End Plastics

From Fossil Fuels to Plastic Addiction: Unveiling the Hidden Link Impacting Our World

There is no shortage of plastic objects in our daily lives, the average American consumer uses, then throws away about 110 pounds of plastic every single year. Plastics are ubiquitous, but oftentimes consumers are misinformed about where they come from, and where they end up.

History of Plastic

Somewhere in the brief history of plastic, humans became addicted to its convenience. To understand what plastics are made out of, it is important to learn the history of how they’ve become as pervasive as they have. Despite the chokehold plastic has on modern consumers, it was only invented a little over a century ago. The first commercially produced plastic, named Bakelite, was invented by chemist Leo Hendrik Baekeland in 1907. Bakelite was initially produced by synthesizing coal tar and wood alcohol. 

Plastic use became more widespread as the US Military experimented with more universal uses during World War II. It was during this experimentation phase, chemists started working with fossil fuels to create plastics. Following the war, commercial plastic demand greatly increased. Seeking methods to create newer and cheaper plastic, manufacturers began to rely on fossil fuels to make their products. In the 1960’s global plastic production increased 400%, and has continued to climb ever since. 

Between 1970 and 2000, worldwide plastic waste more than tripled. A report by Plastic Soup Foundation noted over 50% of all plastics ever produced were made after the year 2000. Moreover, it was estimated over 390 Million tons of plastic were produced in 2021 alone. 

Fossil Fuels & Plastic

So how exactly does this connect to fossil fuels? A report by the world economic forum noted 98% of single use plastics are made from fossil fuels. According to an article for Science Advances Magazine “The vast majority of monomers used to make plastics, such as ethylene and propylene, are derived from fossil hydrocarbons. None of the commonly used plastics are biodegradable.” 

Currently the world’s top 7 plastic producing companies by volume are all fossil fuel companies. Furthermore, fossil fuel corporations have a large financial incentive to continue producing plastics. Globally fossil fuels are most commonly used to generate electricity and fuel transportation. However, in recent years the world has begun a clean energy transition, encouraging many people to abandon fossil fuels for more eco-friendly power sources such as solar and wind power.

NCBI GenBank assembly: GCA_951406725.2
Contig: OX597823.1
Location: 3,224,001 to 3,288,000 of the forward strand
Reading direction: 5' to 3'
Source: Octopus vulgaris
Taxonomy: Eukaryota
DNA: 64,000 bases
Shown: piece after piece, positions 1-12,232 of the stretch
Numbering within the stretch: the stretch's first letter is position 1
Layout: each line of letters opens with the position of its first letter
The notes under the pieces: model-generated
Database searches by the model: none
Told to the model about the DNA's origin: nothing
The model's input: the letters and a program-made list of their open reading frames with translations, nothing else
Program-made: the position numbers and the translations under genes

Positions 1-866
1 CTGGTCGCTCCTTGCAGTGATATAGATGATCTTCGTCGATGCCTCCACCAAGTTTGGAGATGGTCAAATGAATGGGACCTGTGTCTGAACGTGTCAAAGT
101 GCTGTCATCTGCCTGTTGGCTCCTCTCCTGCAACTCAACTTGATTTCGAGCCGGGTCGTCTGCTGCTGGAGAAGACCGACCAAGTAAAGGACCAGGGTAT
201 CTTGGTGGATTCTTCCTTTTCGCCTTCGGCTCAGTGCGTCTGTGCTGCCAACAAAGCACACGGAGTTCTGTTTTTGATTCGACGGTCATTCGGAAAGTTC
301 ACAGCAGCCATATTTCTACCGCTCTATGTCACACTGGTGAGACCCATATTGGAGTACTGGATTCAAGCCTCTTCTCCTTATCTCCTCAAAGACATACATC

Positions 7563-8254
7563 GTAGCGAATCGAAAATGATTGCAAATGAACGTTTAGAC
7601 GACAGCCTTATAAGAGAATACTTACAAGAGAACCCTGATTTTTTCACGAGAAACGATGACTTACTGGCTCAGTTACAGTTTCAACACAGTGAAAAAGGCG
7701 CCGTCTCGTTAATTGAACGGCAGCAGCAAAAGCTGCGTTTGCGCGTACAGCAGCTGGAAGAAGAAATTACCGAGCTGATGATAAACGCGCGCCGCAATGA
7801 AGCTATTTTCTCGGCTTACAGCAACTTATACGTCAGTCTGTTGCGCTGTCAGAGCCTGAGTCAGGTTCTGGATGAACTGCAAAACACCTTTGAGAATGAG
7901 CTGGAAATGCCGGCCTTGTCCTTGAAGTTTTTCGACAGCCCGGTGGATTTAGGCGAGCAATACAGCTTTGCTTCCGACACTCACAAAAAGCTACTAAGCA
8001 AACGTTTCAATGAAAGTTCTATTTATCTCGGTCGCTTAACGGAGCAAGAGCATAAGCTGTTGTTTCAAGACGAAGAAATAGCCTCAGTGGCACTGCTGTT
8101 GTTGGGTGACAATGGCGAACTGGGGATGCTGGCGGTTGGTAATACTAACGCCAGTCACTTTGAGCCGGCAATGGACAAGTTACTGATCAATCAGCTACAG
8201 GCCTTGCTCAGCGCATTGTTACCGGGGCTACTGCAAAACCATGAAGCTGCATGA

As fossil fuel industries reckon with changes in consumer demands, they will continue to lean heavily on the development of fossil fuels into petrochemicals and fossil hydrocarbons for plastic manufacturing. Currently plastic manufacturing accounts for 12% of global oil consumption, a figure which is likely to increase as plastic consumption does. 

Fossil Fuel Reality

The negative impacts of plastics are far reaching and dangerous. It is no secret fossil fuel use is incredibly harmful to our world, and as plastic use is merely a byproduct of the fossil fuel industry, it is just as destructive. Over 99% of plastic is made from chemicals sourced from fossil fuels. Fossil fuels account for over 75% of all greenhouse gas emissions, meaning fossil fuel generated plastics are directly tied to increases in greenhouse gas emissions annually.  

Fossil fuels disguised as plastics can be found everywhere in our lives. Plastic fibers are used in the fabrics of our clothing, and small plastic beads, also known as microplastics, can be found in everyday cosmetic products. Plastics are commonly used in packaging for foods, but are also found inside fish meant for human consumption. Plastics are so pervasive that they are even polluting our supposed fresh air and clean water.

As sunlight and other elements degrade plastics, they break into thousands of tiny pieces called microplastics. Microplastics pollute a variety of terrestrial and marine ecosystems, causing environmental degradation and health problems for humans and animals alike. Microplastics release the toxic chemicals housed in fossil fuels into the environments around them. 

In addition to being incredibly detrimental to environments, microplastics and fossil fuel by-products are also extremely dangerous to human health. Microplastics have been linked to a variety of health issues such as obesity, Thyroid disorders, infertility and more. Furthermore, petrochemical additives — which are used to make plastics more flexible or more colorful — have been linked to musculoskeletal deformities, skin irritation and fetal growth failure. To learn more about the impacts of plastics on human health, check out this blog What You Need to Know About the Impact of Plastics on Human Health – Earth Day 

In order to be free from the vicious grip of fossil fuels, we need a paradigm shift in our thoughts on plastics as a society. We all understand fossil fuels are bad for the environment. Plastics are made from fossil fuels, so where is the disconnect? 

Here at EARTHDAY.ORG we are championing innovation, and everyday actions, working towards ending plastic and fossil fuel reliance. Ending this toxic relationship is the only path to a future worth living in. Check out the Earth Day 2024’s theme Planet vs. Plastics to learn more and take action to oppose plastic pollution in our environment.